Monday, April 9, 2018

20.) Sweet Lorraine

Song number twenty is Sweet Lorraine by Cliff Burwell and Mitchell Parish.  This is a song I've always liked, but never played.  I was most familiar with the Hank Jones recording, from his record Tip Toe Tap Dance.   That record was recommended to me years ago when I took a lesson with Geoffrey Keezer.  This was back when I was in Eau Claire, WI.  Geoffrey is from Eau Claire and his dad was my percussion teacher.  Tip Toe Tap Dance is great.  Actually I transcribed It's Me Oh Lord from that album and recorded it for one my 12 Films.

Sweet Lorraine is an old sounding song - it reminds me of Fats Waller.  My goal in arranging was to honor that sound, but be myself too, and to keep the melody lyrical.

The arrangement was done for awhile, however I had a little life detour when it came to getting the recording done.  My grandpa Charlie passed away on Thursday March 29.   He was in hospice care from about March 23 I think.  Since it was my Spring break, I decided to go to MN for the week.  I was able to see grandpa while he was still alive, although he was zonked out on morphine.  Still it was nice to be with family for that week.  My grandpa and grandma had five kids, my dad being the oldest, and the family is really close.  In fact I'm the only one of all the cousins that isn't still living in MN.  It's difficult to live far away from them.  It's great to see everyone when I go back, but I always feel like I've missed out on what's happening.  I feel like an appendage, if that makes sense.  We had a nice family reunion at my brother-in-laws micro brewery Back Channel Brewing Co, the day after grandpa passed.  I was also able to spend a lot of quality time with my immediate family, including a stay at down at Dream Acres, the off-grid homestead of my brother, sister-in-law, and niece and nephew.  We made maple syrup!   We boiled 150 gallons of sap, which yielded just over 4 gallons of finished maple syrup.  It was so cool to experience that and just hang out with them.  They're special people.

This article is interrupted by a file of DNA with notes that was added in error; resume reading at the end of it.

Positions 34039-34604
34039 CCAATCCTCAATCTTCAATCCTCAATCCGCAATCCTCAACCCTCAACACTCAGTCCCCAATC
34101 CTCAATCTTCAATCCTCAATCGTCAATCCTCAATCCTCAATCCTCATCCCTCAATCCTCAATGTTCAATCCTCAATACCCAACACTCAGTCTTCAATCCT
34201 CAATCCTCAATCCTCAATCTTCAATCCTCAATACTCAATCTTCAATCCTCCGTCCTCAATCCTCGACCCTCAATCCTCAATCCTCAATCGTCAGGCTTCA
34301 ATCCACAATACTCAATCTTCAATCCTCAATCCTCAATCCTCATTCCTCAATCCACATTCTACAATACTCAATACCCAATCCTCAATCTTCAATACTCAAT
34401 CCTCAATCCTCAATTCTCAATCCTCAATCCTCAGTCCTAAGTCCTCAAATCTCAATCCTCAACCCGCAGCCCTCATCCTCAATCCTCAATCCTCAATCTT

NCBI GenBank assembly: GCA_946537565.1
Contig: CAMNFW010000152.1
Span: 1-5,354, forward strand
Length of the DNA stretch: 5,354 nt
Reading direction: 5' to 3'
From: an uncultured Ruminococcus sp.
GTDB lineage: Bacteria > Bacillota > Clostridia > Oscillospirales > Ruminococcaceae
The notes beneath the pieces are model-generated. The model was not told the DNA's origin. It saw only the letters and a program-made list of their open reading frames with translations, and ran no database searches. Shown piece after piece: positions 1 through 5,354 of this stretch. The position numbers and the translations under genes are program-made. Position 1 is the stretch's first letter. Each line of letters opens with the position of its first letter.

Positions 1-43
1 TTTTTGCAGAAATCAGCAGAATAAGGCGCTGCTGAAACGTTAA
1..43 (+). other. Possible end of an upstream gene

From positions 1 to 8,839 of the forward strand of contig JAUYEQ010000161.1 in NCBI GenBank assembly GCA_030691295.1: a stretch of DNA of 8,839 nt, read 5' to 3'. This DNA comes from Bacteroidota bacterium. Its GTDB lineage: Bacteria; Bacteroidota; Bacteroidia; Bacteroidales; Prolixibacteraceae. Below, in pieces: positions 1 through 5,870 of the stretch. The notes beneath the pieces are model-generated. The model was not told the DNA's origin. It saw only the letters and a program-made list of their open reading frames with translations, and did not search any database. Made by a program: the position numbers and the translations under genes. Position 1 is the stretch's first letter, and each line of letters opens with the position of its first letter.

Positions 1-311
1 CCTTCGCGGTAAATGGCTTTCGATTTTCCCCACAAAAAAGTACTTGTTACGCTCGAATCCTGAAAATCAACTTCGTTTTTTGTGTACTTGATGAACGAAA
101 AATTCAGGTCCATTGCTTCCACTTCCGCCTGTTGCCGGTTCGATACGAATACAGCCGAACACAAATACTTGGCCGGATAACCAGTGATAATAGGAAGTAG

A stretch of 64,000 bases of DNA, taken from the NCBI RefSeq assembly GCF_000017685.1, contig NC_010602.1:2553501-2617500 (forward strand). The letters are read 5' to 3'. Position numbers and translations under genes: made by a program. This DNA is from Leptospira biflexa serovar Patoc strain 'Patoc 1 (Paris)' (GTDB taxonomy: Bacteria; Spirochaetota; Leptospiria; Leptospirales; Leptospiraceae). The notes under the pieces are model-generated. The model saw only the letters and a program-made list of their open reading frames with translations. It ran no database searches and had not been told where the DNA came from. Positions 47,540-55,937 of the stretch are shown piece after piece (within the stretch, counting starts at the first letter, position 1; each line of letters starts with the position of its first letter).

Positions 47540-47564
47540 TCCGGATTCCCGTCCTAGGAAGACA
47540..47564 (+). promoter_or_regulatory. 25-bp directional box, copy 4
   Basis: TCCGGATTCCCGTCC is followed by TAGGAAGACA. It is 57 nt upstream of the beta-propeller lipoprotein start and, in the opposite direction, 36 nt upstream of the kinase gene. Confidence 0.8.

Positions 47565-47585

I tried and tried, but I just couldn't get a decent take recorded of Sweet Lorraine before I left for that trip.   So I had to keep it under my fingers while I was in MN, and I played it at least once a day there.  So my family is primed for this recording I guess.  When I returned home I had a sudden shitstorm of gardening to do, I guess since I missed Spring break time at home.  Mainly it was that I had a shipment of bareroot fruit shrubs, asparagus crowns, and rhubarb root that arrived and they had to be put into the ground as soon as possible.  Let me tell you, planting asparagus ain't a walk in the park - good thing it will produce for twenty years to more!

Finally after I got those plants in on Tuesday and Wednesday, I was ready to get back on the recording horse, so to speak.  This recording was a struggle.  I was doing takes for several days.  There were a lot of mind games going on - a little "red light syndrome".   I think though, that the struggle is mainly due to the fact that my standards have gone up.  I'm not content with any significant "clams" in my performance, or any really off-sounding phrases in my improvised solo.  It's improv, so I shouldn't really care too much.  But again, I'm looking to satisfy the grandmothers with my playing of the melodies of these tunes, and I don't want them to suffer through any weird improvisation.  I want the solos to fit the vibe and be just as lyrical as the song itself if possible.  And I don't have the ability to edit these recordings - to take a solo from one take and melody from another, for example.  So I've got to get a good take all the way through.  I tend to freak out a bit when I've played a good clean melody and solo, then I've got to play my arrangement again for the out head without messing up too badly.  It is very good practice.  As long as I keep that perspective, it's all good.  This performance isn't perfect, but I thought it had some nice things going on, it is.   Four more to go!

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